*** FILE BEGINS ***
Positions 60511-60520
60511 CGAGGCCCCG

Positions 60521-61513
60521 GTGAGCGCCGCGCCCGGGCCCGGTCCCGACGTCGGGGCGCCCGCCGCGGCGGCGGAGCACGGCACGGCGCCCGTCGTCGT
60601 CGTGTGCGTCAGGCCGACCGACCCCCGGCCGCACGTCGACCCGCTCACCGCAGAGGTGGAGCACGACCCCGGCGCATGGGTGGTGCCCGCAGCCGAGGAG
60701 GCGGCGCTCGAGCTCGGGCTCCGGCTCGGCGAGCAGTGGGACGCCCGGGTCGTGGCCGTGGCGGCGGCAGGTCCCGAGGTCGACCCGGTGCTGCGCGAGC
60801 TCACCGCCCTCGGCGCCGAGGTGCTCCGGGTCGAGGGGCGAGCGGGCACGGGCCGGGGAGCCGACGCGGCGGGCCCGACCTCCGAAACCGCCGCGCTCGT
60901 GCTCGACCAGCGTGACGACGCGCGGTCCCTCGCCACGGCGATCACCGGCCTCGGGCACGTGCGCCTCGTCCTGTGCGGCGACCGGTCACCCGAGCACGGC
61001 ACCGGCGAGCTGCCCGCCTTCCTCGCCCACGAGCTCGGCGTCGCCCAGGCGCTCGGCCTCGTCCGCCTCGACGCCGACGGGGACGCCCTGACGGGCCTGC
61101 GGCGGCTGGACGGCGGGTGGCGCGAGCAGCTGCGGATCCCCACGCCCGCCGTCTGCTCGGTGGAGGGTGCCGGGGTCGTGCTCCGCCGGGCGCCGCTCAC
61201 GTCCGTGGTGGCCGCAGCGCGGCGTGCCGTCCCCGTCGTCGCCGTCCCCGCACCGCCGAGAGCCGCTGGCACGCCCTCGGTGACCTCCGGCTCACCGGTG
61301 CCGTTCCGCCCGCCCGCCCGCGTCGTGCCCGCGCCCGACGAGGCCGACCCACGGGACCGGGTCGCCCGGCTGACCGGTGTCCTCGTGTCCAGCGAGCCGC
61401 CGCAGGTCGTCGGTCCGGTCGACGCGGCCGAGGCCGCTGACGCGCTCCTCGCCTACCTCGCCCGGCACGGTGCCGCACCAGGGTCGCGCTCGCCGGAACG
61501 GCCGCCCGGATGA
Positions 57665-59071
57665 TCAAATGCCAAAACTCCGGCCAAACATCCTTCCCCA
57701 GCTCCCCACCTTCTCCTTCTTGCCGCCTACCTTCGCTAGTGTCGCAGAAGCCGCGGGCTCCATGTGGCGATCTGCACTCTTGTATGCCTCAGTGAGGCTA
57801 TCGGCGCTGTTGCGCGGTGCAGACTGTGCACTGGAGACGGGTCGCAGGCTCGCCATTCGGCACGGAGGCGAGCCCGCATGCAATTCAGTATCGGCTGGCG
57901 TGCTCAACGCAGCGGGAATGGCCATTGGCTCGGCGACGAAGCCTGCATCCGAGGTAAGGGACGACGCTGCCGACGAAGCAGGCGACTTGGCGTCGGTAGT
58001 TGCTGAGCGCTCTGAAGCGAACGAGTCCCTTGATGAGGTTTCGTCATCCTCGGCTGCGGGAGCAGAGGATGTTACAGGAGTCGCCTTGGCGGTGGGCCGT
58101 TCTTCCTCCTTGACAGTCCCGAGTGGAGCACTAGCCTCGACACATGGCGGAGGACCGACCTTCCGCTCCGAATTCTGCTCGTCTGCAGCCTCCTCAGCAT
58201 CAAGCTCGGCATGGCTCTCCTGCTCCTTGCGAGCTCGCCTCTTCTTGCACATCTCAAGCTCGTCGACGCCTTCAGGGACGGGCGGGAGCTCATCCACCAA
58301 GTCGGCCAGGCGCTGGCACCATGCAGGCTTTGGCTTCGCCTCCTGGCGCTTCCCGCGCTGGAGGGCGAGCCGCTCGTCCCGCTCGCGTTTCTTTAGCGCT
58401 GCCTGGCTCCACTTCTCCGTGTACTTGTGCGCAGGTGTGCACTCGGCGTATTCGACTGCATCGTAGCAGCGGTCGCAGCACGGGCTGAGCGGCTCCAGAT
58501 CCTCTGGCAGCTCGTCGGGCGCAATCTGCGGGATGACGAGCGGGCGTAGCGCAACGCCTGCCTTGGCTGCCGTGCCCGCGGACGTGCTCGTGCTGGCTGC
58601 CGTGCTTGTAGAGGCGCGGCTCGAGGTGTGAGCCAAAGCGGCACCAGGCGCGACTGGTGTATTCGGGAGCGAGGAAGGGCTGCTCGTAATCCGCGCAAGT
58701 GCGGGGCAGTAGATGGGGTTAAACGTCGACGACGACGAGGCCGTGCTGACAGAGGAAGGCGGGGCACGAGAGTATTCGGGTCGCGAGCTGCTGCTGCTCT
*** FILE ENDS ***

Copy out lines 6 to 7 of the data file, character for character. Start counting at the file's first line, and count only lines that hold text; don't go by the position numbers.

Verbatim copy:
60701 GCGGCGCTCGAGCTCGGGCTCCGGCTCGGCGAGCAGTGGGACGCCCGGGTCGTGGCCGTGGCGGCGGCAGGTCCCGAGGTCGACCCGGTGCTGCGCGAGC
60801 TCACCGCCCTCGGCGCCGAGGTGCTCCGGGTCGAGGGGCGAGCGGGCACGGGCCGGGGAGCCGACGCGGCGGGCCCGACCTCCGAAACCGCCGCGCTCGT